Energy use metrics
Some of the most commonly-used energy use metrics are explained in the table below.
|Energy use intensity (EUI)||
Energy use intensity (EUI) is a normalized quantitative benchmarking metric. The EUI for a building is calculated by taking the total energy consumed in one year (usually measured in kWh) and dividing it by the total floor space of the building. For example, if a 10,000 m2 building used 1,000,000 kWh over the year, its EUI would be 100 kWh/m2. It is important to consider different building uses and maybe compare buildings within the same category, i.e. all offices or lab facilities
While EUI is a commonly-used and sensible metric, it does have some limitations. Specifically, other factors such as occupancy, presence of air conditioning and weather or geographical aspects will all tend to influence EUI. Likewise, determining floor space is not necessarily a straightforward task where, for example, space is leased within a larger building.
To help improve this, sometimes a modified EUI is used, expressing energy use intensity by floor space and employees (kWh/m2/employee). Normalization of EUI to take into account weather conditions is also often required, since it is not reasonable to compare two similar buildings with significantly different external environments.
Site energy measures the amount of energy consumed at a facility, which is derived from the electric, gas (debit) and renewable on-site generation (credit) such as PV. The primary advantage of this metric is that it is easy to measure and comprehend and puts the focus of efficiency at the location where building owners and operators have the most control: the building.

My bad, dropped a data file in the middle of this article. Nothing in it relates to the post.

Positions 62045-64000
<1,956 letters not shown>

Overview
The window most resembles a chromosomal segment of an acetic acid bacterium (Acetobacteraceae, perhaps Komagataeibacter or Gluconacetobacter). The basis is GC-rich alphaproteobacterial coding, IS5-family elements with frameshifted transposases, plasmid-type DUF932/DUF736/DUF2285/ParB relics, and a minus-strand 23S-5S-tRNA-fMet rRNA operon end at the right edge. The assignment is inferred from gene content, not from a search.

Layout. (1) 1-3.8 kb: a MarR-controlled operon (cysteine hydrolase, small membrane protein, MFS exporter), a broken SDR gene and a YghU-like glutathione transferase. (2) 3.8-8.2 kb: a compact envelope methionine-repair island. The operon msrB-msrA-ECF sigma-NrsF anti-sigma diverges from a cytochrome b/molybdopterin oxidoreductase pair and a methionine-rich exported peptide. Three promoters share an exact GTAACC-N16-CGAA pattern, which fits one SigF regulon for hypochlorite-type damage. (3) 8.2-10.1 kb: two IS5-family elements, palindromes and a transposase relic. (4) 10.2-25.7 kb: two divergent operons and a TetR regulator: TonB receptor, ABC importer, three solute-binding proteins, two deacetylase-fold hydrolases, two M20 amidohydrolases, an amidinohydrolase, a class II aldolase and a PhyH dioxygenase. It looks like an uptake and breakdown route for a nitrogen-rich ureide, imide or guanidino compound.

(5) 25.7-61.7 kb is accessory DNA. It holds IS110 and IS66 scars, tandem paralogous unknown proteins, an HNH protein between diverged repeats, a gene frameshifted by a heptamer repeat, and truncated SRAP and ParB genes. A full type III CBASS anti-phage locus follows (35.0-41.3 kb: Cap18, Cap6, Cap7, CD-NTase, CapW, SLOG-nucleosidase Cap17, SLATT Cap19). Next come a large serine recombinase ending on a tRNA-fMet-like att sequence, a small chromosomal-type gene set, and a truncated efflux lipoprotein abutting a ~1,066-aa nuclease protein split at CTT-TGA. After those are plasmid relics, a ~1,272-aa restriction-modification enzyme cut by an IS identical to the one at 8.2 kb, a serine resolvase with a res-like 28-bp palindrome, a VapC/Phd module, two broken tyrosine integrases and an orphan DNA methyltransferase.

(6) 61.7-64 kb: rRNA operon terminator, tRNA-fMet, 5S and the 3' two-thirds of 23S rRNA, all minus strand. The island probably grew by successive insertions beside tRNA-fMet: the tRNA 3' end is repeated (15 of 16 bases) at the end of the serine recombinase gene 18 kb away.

Source energy includes the energy used offsite to generate and transport the energy, which is consumed at the building and site energy. Advantages are that it provides a full accounting of the impacts of the energy used (environmental, resources, etc.) and uncovers the "hidden" costs of energy consumed onsite. A disadvantage is that knowledge of secondary and primary energy coefficients (‘Well to Tank’ and ‘Transmission and Distribution’ losses) are required, including carbon factors for purchased power.
|Energy per unit of output||
This is a commonly used metric for manufacturing firms, expressing total energy use by amount of good produced (e.g. kWh consumption per kg of rubber, per laptop, etc.). This metric takes account of fluctuating production volumes, avoiding scenarios where a facility with falling production could be mistakenly identified as a facility performing well in terms of energy efficiency. Some climate change policies focus specifically on minimizing this metric3.
A similar approach can be adopted by service sector companies, whereby energy output is expressed by number of customers or amount of service provided.
|Energy per unit of economic profit||
Energy per unit of economic profit is similar in principal to the above but can be used where the unit of output may be variable or hard to define, for example in a factory that produces many different products that change frequently and require different amounts of energy to produce, or where an output is non-physical.
|Heating Degree Days||Heating Degree Days adjust energy consumption in-line with heating and cooling requirements based on site location and weather conditions.|